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I'm using command | grep -v "JavaScript strict warning" to filter the output of a command (hiding warnings). The grep command works fine when I test it like this:

$ printf "JavaScript strict warning: warning\nNot a warning\nJavaScript strict warning: warning\nJavaScript strict warning: warning\n" | grep -v "JavaScript strict warning"

The output is:

Not a warning

However, when I filter the running output, lines with JavaScript strict warning still come through. I believe that it's happening because the original command is spawning another process. Is there a way to keep filtering the output of the new process?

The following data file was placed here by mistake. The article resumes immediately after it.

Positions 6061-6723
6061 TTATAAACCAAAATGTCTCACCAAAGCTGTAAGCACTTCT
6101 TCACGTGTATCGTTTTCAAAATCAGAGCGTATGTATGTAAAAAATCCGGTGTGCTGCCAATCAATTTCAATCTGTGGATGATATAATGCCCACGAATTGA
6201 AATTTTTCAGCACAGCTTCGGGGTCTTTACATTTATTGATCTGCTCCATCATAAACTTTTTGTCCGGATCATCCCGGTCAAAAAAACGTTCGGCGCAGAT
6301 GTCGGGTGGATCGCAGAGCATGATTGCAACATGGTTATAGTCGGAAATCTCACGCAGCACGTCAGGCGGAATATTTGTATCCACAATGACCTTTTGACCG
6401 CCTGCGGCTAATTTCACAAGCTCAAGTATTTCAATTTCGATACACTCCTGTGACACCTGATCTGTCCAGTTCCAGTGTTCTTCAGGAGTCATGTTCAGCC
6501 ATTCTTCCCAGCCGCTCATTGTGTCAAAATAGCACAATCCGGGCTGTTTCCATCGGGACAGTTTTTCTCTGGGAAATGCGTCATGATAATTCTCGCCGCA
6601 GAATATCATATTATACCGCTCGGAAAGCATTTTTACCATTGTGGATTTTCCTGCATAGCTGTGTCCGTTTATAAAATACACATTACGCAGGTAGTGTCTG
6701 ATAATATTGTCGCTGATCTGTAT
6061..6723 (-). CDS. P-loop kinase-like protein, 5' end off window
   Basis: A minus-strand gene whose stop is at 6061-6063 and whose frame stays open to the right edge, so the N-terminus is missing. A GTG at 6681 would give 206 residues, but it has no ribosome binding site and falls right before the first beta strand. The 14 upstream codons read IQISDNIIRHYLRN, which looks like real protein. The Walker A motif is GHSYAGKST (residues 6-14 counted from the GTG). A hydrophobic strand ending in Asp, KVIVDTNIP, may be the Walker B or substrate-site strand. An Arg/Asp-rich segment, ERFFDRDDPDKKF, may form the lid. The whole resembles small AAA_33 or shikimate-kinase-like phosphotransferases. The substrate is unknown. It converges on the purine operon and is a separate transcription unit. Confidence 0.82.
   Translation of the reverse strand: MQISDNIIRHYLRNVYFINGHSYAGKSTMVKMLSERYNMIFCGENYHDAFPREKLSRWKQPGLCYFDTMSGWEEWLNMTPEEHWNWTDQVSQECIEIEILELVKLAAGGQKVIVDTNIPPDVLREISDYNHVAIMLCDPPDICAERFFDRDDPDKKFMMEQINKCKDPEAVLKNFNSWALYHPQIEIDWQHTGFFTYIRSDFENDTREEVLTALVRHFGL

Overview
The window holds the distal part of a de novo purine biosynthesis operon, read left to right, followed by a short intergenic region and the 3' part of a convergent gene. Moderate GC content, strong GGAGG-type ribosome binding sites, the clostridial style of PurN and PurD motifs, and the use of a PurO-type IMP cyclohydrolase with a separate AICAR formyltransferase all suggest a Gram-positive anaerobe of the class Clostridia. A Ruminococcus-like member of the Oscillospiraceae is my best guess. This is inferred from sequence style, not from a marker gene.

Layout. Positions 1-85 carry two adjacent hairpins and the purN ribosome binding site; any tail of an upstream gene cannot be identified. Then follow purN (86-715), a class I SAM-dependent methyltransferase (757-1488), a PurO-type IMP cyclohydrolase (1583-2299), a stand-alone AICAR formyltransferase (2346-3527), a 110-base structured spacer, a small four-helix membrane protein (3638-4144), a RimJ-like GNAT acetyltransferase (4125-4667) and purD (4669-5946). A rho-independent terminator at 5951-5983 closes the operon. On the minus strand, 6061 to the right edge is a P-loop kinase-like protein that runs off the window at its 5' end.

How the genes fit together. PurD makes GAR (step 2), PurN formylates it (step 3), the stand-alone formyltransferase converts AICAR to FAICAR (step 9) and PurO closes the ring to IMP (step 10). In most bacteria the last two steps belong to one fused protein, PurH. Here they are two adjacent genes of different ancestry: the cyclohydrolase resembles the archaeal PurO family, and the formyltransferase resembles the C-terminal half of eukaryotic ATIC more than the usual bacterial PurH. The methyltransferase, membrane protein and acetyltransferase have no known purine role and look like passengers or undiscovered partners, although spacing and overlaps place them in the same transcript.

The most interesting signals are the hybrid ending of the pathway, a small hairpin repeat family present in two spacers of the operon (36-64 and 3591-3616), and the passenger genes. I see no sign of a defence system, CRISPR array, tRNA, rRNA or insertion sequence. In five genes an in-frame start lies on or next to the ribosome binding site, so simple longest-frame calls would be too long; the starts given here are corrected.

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    the output you see may be stdout and stderr, but a pipe only passes on stdout.
    – MaQleod
    Commented Mar 12, 2014 at 21:40
  • @MaQleod is there a way to know if it's stderr? Is there a way to pass stderr to another pipe? Commented Mar 13, 2014 at 1:10
  • Actually, just figured it out. I added 3>&1 1>&2 2>&3 before the pipe, and everything works. Thanks for the correct diagnosis! If you add an answer I'll accept it. Commented Mar 13, 2014 at 1:17

1 Answer 1

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the output you see is likely stderr - a pipe only passes on stdout by default.

As you noted in your comment you can use redirects to adjust what gets passed on.

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